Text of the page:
Termez, Shahrisabz, Khiva
Пугаченкова, Г. Термез, Шахрисяб, Хива. Москва: Искусство, 1976, 205c.

Pugachenkova, G. Termez, Shahrisabz, Khiva. Moscow: Iskusstvo, 1976, 205pp.


Termez, Shahrisabz, Khiva

Термез, Шахрисяб, Хива

Termez, Shahrisabz, Khiva (1976) is similar in style and format to Galina Pugachenkova’s earlier work Samarkand, Bukhara (1968) and designed as a guidebook. However, this book is written in a more academic language and does not contain the same ‘guiding’ narrative. Pugachenkova aims to show the importance of these lesser known and less visited cities through a brief historical narrative of their development over the last two millennia and then through descriptions of their major architectural ensembles. Since most of the standing monuments belong to Islamic, particularly Timurid and later periods, the narrative naturally becomes dominated by detailed discussions of mediaeval architecture. 

Historical sources are used extensively in order to convey the former grandeur of the monuments now in ruins, and to discuss their function. A hundred illustrations of the archaeological findings in the cities add more flavour to the narrative as they depict the condition of the monuments in the Soviet period. 

Pugachenkova’s book stands out over other similar descriptive narratives as it shows the similarities and differences between the monuments of these cities and other monuments in the rest of Central Asia. The author excels in telling the story of the evolution of architectural styles and the transmission of architectural knowledge across the region through discussions of selected monuments and major historical events. Pugachenkova interprets and de-codes complex elements of architectural decor masterfully, praising architects and craft-masters rather than the rulers of the cities. She also explains the organisation and planning of the mediaeval Islamic cityscape, particularly when discussing Khiva.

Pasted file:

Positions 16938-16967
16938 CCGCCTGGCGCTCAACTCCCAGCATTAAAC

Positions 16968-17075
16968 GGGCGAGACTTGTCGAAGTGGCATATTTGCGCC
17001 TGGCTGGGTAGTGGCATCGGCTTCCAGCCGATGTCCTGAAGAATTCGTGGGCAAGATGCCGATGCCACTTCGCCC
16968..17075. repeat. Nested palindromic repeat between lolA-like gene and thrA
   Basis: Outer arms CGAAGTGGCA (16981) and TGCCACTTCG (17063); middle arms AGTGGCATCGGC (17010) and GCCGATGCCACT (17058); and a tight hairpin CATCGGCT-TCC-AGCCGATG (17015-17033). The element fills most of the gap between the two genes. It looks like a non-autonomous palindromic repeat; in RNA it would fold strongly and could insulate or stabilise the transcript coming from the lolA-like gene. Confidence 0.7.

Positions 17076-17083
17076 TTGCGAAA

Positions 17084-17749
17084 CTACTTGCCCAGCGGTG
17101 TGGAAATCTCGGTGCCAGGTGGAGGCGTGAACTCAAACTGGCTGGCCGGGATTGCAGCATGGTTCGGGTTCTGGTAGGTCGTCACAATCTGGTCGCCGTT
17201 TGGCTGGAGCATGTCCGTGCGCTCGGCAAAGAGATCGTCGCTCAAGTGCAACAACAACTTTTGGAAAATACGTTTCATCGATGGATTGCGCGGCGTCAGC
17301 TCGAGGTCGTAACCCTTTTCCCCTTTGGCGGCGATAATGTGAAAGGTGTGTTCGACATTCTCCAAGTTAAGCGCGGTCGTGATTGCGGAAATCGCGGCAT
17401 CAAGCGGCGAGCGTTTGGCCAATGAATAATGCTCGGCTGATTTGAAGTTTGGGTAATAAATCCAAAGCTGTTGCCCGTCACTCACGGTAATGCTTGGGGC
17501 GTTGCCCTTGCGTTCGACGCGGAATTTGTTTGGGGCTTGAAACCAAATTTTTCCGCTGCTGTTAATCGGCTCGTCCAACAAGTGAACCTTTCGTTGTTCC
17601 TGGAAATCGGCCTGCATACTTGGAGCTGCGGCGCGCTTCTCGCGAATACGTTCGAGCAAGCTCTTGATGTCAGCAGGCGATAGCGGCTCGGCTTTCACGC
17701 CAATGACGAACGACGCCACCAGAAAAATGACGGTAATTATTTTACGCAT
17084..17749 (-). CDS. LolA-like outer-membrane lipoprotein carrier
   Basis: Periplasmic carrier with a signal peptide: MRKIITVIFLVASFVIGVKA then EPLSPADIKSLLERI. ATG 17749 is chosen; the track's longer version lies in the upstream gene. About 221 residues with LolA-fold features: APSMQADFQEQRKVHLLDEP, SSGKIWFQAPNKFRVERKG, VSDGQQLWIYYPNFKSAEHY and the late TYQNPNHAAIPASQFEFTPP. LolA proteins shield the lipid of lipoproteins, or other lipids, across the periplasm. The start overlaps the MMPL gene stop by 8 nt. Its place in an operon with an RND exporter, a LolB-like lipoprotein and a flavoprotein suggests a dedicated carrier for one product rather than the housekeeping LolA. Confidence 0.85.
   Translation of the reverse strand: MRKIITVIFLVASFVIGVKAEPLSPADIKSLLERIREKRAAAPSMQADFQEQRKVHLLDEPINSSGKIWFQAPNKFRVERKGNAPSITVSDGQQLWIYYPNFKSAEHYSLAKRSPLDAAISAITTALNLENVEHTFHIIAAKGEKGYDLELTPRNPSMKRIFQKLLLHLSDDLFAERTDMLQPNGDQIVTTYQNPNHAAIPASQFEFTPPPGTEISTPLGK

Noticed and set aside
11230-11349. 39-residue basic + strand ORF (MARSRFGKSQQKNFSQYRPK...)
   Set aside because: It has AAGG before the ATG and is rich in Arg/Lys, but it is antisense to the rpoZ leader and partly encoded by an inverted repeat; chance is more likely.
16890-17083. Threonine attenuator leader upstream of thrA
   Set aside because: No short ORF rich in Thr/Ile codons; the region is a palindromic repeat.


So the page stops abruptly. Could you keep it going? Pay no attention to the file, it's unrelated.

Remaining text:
This work is not as easy to follow as Samarkand, Bukhara and is more analytical in content, but it remains an important reference for the monuments of Termez, Shahrisabz and Khiva in particular, and for Central Asian architecture in general. 

Gaigysyz Jorayev
Jorayev, Gaigysyz. “English abstract of 'Termez, Shahrisabz, Khiva'". Translated by Gaigysyz Jorayev. In Cities as Built and Lived Environments: Scholarship from Muslim Contexts, 1875 to 2011, by Aptin Khanbaghi, 147. Edinburgh: Edinburgh University Press, 2014.
Muslim Civilisations Abstracts - The Aga Khan University
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